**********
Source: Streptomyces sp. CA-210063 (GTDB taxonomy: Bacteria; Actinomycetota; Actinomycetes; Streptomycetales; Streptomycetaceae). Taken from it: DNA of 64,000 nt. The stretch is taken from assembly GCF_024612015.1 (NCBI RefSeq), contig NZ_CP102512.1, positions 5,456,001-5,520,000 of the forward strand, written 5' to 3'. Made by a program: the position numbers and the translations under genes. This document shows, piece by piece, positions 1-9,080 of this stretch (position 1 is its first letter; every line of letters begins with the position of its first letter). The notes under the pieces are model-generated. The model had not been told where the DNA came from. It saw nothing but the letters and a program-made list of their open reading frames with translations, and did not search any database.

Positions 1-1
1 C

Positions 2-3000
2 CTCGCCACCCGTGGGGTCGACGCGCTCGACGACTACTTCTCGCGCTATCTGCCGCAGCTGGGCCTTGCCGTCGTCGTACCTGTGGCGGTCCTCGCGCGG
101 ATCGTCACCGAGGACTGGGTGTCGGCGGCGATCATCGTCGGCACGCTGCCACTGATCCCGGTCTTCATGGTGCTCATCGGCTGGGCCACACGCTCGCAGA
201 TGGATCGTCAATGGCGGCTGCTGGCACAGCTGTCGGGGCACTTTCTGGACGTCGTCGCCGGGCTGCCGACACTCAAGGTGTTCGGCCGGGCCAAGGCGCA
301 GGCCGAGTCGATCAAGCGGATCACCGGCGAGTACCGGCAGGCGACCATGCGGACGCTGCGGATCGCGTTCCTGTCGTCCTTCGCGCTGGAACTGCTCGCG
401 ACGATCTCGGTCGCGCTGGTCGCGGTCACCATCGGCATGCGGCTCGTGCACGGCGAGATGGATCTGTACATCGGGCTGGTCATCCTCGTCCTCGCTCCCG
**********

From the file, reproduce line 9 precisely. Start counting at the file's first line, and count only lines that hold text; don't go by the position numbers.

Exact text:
401 ACGATCTCGGTCGCGCTGGTCGCGGTCACCATCGGCATGCGGCTCGTGCACGGCGAGATGGATCTGTACATCGGGCTGGTCATCCTCGTCCTCGCTCCCG